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10/08/2018

MariaDB

Overview

MariaDB Server is one of the most popular open source database servers in the world. It is developed and maintained by the original developers of MySQL and guaranteed to stay open source.

The MariaDB Foundation supports continuity and open collaboration in the MariaDB ecosystem. The Foundation guarantees that there is a global contact point for collaboration and that the community can always rely upon MariaDB Server.

The Foundation is committed to working with security experts to stay up to date with the latest security techniques and towards the security of your database deployments. Feel free to inspect, analyze and fuzz our source code __as you wish. If you discovered a security issue in either research or production that you believe we should know about, please let us know via responsible disclosure and we'll make every effort to quickly correct the issue following a vulnerability handling process that is respectful and considerate to you, all users, partners, companies and forks of MariaDB. If you'd like to bring additional attention to a report or feel we can improve with our report handling please let us know at security@mariadb.org.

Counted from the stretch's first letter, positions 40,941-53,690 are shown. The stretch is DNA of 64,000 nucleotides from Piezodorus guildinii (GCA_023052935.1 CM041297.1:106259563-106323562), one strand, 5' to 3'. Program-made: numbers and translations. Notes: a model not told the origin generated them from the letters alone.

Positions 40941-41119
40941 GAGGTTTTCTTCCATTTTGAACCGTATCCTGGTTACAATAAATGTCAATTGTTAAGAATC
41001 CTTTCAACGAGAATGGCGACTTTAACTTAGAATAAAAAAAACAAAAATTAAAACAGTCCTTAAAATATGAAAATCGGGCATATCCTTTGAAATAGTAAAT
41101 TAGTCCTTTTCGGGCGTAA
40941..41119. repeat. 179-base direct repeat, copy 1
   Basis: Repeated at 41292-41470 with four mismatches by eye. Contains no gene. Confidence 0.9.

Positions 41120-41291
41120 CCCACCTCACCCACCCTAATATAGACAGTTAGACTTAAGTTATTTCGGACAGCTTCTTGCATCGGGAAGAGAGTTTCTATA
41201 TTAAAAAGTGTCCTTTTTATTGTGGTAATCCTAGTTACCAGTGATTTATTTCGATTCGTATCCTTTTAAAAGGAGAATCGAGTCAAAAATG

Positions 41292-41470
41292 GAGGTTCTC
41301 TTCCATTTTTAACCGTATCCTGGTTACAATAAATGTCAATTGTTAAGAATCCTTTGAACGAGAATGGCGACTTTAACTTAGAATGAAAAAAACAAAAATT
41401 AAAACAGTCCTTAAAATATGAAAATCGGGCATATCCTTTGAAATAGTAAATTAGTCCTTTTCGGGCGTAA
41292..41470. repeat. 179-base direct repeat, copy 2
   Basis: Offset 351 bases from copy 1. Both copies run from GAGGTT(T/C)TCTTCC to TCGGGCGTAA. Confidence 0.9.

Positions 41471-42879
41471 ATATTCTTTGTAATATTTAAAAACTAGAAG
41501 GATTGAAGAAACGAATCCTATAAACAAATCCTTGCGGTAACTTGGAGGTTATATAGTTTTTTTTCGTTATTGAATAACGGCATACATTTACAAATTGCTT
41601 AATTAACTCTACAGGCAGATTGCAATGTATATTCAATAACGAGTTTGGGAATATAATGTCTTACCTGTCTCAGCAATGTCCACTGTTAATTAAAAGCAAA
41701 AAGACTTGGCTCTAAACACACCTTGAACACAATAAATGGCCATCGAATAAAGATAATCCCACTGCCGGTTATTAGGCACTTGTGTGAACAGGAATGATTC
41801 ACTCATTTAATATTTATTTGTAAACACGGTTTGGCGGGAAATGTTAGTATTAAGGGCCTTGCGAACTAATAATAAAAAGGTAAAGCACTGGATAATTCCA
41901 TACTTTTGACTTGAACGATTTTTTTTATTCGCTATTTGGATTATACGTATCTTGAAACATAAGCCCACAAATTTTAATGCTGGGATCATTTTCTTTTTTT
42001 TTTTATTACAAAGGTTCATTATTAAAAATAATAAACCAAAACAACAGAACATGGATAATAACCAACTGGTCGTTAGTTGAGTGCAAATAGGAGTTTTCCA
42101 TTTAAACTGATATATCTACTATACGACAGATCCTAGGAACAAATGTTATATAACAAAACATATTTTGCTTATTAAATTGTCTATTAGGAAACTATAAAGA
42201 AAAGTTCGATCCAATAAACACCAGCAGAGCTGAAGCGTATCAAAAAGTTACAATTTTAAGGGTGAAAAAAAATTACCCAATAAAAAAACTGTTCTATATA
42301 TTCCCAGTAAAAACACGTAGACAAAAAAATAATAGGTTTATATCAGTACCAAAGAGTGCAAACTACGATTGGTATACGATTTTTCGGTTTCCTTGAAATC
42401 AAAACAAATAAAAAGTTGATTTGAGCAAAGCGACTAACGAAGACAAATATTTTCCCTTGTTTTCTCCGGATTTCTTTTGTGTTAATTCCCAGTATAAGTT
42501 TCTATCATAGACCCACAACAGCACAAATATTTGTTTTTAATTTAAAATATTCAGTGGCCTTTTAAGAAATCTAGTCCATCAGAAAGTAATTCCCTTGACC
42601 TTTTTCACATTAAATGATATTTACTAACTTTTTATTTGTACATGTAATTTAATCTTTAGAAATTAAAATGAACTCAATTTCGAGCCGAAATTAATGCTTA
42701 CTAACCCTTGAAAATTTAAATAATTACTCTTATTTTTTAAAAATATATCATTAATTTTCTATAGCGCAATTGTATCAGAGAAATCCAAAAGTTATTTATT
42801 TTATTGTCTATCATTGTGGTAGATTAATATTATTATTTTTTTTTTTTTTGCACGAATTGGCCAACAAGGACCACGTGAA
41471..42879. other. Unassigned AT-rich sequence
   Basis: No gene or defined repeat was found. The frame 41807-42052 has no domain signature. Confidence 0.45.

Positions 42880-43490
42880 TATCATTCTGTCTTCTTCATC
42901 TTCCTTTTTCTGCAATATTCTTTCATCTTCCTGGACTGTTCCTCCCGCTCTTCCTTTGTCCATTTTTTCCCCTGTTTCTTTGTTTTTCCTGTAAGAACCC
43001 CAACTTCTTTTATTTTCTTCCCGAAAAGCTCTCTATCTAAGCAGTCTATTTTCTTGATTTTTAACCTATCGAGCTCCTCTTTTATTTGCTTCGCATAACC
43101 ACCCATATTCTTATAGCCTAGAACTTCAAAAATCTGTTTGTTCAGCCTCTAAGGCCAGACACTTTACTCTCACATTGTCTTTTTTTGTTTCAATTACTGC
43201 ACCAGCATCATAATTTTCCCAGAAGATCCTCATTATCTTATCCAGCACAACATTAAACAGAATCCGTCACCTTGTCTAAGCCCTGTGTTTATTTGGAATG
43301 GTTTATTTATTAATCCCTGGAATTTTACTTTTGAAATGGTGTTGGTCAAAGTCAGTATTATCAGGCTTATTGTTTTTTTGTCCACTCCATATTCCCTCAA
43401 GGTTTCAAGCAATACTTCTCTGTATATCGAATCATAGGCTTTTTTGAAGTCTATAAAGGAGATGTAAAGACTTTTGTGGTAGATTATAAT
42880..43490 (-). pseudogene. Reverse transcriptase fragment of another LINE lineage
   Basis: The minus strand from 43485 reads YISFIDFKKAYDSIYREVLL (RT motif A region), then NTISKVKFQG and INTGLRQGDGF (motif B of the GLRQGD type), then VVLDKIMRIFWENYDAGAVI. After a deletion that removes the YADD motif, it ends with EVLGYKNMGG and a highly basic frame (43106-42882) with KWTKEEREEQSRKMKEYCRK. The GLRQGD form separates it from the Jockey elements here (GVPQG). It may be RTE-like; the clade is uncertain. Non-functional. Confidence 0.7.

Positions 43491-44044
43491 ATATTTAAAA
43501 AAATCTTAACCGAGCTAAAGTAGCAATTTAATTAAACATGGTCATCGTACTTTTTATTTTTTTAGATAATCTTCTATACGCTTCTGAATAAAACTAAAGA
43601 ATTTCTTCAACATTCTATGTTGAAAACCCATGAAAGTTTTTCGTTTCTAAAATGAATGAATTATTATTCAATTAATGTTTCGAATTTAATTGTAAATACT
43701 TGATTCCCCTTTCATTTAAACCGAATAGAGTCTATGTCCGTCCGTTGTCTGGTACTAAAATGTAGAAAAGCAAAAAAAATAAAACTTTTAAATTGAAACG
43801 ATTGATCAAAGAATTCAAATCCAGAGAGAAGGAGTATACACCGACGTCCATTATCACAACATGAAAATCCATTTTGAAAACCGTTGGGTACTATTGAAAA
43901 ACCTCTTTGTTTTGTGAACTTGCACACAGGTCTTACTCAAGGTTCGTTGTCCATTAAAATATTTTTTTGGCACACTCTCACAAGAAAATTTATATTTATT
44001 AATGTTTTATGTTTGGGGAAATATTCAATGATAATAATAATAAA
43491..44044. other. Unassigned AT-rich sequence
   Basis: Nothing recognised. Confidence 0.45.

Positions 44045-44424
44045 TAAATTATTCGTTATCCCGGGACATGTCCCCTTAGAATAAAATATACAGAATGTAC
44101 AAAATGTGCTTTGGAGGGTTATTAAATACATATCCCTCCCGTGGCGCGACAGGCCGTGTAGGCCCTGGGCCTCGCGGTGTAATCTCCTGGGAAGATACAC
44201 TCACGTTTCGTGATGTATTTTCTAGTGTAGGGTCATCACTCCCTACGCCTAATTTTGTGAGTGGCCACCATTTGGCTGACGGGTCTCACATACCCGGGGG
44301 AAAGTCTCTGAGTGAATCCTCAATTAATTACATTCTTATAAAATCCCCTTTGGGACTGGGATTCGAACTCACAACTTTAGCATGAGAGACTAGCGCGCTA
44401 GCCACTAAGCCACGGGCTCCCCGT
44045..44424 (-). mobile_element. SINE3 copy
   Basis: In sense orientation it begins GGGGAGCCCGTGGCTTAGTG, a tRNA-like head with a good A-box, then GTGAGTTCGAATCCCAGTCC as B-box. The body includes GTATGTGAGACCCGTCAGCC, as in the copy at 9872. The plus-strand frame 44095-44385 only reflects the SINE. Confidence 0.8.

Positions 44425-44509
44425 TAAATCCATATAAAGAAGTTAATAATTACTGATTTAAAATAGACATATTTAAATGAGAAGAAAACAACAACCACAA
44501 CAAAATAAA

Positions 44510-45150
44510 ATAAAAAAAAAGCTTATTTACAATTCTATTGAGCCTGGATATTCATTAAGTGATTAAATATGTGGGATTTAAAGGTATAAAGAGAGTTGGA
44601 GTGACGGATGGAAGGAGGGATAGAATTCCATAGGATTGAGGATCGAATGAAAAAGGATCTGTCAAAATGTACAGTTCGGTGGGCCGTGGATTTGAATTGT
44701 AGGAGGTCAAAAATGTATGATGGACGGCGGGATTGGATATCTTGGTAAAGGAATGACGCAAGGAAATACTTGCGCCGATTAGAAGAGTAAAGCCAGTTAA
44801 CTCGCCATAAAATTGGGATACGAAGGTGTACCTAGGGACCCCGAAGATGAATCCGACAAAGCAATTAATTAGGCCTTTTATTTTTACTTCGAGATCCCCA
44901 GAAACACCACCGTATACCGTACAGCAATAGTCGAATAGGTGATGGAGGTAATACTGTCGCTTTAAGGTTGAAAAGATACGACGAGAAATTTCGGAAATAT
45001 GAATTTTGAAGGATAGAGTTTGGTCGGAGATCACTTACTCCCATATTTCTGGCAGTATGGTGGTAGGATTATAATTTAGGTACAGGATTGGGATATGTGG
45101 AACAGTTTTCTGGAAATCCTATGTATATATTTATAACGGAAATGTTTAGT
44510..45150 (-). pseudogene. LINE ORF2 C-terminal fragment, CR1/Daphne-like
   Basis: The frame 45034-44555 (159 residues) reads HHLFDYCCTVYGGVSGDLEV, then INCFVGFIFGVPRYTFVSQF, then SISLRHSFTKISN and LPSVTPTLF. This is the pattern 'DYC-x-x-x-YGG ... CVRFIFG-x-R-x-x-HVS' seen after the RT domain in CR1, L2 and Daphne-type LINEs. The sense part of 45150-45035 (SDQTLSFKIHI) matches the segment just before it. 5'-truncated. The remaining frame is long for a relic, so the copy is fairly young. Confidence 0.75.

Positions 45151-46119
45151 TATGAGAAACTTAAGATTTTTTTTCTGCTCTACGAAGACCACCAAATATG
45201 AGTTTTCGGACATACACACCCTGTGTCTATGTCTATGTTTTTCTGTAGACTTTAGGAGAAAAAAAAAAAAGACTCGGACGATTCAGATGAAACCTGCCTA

Disclosure Policy

A note on upstream MySQL and third party storage engines,

MySQL, which is the base of MariaDB, is a product and trademark of Oracle Corporation, Inc. MariaDB is a fork of MySQL and the Foundation is committed to keeping MariaDB on par and go beyond feature, security, performance and reliability wise, as well as keep drop-in __compatibility to the best of our efforts for certain branches. This implies that some security issues could originate in the upstream source code before the initial fork, or be introduced later via a subsequent merge, in which case our biggest priority is to resolve the issue for MariaDB users as quickly and responsibly as possible and at the same time report upstream if applicable. We can report the vulnerability to Oracle on your behalf, unless you prefer to do it yourself. However, if you report it only to Oracle, we will never know about it and might never fix it.